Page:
Should metabolic diseases be systematically screened in nonsyndromic autism spectrum disorders?

16 Sep

Metabolic disorders became a major point of discussion within the autism community a few years back. The upside was that a potentially important area of research (and not just within autism) was highlighted. The downside was that a lot of misinformation was propagated.

A lot of answers are still unknown precisely. The prevalence of metabolic disorders in autism, specifically mitochondrial disorders, was likely exaggerated by many, but that doesn’t make it an unimportant question. The question of how metabolic disorders fit into the etiology of autism is another open and valuable question.

The current study addresses the question of whether autistics should be routinely screened for metabolic disorders. On some very real level, I’m sure many people think that people should be screened for everything. If screening were fast, accurate, cheap and non-invasive, this would be a good point. But, this isn’t really the case. So the authors pose the question: Should metabolic diseases be systematically screened in nonsyndromic autism spectrum disorders?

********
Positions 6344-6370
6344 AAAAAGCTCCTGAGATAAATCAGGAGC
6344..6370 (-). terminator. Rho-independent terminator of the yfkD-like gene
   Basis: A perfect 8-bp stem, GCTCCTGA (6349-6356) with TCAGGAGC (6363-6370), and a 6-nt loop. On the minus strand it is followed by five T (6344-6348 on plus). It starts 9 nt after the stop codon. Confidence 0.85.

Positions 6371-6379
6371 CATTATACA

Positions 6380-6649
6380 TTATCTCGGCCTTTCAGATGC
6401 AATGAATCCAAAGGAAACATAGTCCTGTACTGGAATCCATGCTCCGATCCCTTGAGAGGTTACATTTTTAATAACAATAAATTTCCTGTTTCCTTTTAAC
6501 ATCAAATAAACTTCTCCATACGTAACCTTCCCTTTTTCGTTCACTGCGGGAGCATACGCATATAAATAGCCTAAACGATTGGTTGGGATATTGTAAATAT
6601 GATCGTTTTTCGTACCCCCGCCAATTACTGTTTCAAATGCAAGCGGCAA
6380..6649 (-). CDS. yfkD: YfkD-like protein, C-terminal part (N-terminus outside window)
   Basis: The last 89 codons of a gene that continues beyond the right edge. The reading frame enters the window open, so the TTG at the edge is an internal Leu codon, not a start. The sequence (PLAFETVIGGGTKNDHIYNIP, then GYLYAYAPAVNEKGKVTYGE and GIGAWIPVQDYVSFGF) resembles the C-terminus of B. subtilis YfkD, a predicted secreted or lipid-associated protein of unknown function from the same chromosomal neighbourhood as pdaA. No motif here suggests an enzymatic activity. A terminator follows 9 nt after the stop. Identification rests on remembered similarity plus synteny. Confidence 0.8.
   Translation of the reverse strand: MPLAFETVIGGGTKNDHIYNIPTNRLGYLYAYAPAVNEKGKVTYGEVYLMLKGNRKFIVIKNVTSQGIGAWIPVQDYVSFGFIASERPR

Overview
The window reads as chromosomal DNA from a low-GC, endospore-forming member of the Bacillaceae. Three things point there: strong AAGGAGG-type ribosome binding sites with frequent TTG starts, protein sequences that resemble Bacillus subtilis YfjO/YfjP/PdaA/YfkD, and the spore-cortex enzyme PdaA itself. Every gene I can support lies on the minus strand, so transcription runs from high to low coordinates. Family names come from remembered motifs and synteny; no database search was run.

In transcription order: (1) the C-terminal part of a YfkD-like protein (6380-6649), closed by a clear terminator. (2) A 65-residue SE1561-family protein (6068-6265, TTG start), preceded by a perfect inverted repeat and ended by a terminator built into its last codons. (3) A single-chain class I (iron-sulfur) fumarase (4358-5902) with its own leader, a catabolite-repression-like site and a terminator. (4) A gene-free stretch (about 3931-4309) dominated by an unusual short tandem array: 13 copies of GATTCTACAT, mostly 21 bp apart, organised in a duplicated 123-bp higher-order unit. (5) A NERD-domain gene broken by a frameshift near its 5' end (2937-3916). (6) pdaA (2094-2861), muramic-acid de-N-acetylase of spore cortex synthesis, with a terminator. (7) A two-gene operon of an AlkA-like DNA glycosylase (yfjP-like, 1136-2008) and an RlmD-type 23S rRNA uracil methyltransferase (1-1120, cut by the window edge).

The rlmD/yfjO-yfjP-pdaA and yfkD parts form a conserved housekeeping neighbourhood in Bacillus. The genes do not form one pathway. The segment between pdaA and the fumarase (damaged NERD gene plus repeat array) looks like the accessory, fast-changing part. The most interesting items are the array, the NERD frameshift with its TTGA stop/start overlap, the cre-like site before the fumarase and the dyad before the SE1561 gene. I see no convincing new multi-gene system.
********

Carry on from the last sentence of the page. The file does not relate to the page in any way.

The paper comes from a group at APHP, Reference Center for Inherited Metabolic Disease, Hôpital Robert Debré, Paris, France.

Here is the abstract:


In the investigation of autism spectrum disorders (ASD), a genetic cause is found in approximately 10-20%. Among these cases, the prevalence of the rare inherited metabolic disorders (IMD) is unknown and poorly evaluated. An IMD responsible for ASD is usually identified by the associated clinical phenotype such as dysmorphic features, ataxia, microcephaly, epilepsy, and severe intellectual disability (ID). In rare cases, however, ASD may be considered as nonsyndromic at the onset of a related IMD.

To evaluate the utility of routine metabolic investigations in nonsyndromic ASD.

We retrospectively analyzed the results of a metabolic workup (urinary mucopolysaccharides, urinary purines and pyrimidines, urinary creatine and guanidinoacetate, urinary organic acids, plasma and urinary amino acids) routinely performed in 274 nonsyndromic ASD children.

The metabolic parameters were in the normal range for all but 2 patients: one with unspecific creatine urinary excretion and the other with persistent 3-methylglutaconic aciduria.


These data provide the largest ever reported cohort of ASD patients for whom a systematic metabolic workup has been performed; they suggest that such a routine metabolic screening does not contribute to the causative diagnosis of nonsyndromic ASD. They also emphasize that the prevalence of screened IMD in nonsyndromic ASD is probably not higher than in the general population (<0.5%). A careful clinical evaluation is probably more reasonable and of better medical practice than a costly systematic workup.